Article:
Two men wanted for the murders of 21 people shot and set ablaze on a Chinese bus in Kyrgyzstan in March have been linked to a Muslim separatist group China considers terrorist, the official China Daily said on Saturday.
The paper said China's embassy in Bishkek had confirmed that two of the suspects sought for the attack were identified as members of the East Turkestan Islamic Movement (ETIM), an ethnic Uighur group agitating for independence in China's northwest region of Xinjiang.
Most of the passengers on the torched bus were Chinese Uighur traders returning home to Xinjiang after selling merchandise in Kyrgyz markets, Kyrgyz officials have said.
They said the passengers could have been carrying a total of up to $500,000 in cash and blamed the incident on armed robbers.
Last year, the United States added ETIM to its list of terrorist organisations at Beijing's bidding. At the time, U.S. officials said ETIM had planned attacks against foreign missions in Kyrgyzstan.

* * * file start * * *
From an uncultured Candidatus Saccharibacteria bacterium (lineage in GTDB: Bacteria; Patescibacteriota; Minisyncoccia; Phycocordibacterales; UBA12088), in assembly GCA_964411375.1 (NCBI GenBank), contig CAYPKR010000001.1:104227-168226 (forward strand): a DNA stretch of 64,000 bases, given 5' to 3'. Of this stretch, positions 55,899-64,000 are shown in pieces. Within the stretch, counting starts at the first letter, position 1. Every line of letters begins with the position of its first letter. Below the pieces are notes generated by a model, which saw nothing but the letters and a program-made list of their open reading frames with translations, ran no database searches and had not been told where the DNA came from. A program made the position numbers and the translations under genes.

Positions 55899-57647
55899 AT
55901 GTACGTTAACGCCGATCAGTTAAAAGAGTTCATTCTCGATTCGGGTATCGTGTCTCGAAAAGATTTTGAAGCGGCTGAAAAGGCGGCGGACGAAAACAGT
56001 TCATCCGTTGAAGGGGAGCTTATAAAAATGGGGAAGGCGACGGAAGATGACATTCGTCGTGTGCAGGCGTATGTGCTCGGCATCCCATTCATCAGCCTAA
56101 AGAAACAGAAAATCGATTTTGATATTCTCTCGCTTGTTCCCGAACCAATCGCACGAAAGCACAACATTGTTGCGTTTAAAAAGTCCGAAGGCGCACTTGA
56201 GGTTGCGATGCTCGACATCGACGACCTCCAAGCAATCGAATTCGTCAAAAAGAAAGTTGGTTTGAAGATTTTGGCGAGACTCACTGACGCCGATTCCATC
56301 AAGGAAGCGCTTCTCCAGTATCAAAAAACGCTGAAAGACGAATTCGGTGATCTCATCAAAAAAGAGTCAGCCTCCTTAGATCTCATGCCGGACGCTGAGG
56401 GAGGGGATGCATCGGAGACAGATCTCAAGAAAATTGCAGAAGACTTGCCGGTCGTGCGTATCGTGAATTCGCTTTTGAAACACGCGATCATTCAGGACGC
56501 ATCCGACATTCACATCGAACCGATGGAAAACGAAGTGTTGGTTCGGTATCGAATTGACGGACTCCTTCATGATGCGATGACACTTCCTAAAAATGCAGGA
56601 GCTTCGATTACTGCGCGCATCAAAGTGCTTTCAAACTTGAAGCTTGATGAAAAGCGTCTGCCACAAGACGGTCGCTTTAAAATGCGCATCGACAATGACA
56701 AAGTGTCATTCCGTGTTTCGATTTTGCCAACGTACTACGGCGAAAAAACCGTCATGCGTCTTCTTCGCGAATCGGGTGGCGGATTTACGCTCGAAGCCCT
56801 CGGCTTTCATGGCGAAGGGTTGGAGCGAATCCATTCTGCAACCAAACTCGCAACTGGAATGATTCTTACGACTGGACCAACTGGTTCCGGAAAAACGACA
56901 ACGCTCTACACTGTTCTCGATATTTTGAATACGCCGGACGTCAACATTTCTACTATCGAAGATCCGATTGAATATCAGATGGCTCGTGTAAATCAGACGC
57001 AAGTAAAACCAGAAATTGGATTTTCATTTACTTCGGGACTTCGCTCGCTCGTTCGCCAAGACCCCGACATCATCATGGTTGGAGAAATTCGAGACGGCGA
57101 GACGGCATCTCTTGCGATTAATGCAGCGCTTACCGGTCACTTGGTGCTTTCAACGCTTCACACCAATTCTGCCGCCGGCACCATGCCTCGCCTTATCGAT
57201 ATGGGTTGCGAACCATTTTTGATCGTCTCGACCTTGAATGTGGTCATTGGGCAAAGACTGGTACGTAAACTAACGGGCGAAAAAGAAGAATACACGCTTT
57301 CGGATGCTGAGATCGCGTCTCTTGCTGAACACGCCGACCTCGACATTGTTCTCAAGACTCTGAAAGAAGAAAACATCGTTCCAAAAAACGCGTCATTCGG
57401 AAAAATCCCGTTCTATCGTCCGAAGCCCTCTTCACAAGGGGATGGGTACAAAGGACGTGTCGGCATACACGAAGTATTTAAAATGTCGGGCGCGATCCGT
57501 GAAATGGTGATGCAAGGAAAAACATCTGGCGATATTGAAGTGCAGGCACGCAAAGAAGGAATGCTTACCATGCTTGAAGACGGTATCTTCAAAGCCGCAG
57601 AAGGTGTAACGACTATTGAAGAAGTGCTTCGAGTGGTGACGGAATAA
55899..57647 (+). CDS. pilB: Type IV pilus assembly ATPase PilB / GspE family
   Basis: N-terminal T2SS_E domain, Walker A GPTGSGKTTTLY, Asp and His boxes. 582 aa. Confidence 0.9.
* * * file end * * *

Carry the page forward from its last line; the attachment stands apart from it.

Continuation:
China has accused Uighur separatists of a series of bombings and uprisings since the 1980s and of fighting alongside Osama bin Laden's al Qaeda network.
But Uighur activists abroad have denied ETIM is a terrorist organisation and have accused Beijing of using the U.S.-led war on terror to justify a police crackdown on Uighurs by singling out ETIM unfairly.
Some Western diplomats and scholars are skeptical that there is a unified Uighur independence movement and say most Uighurs are struggling against cultural and economic inequities.
Reuters, July 12, 2003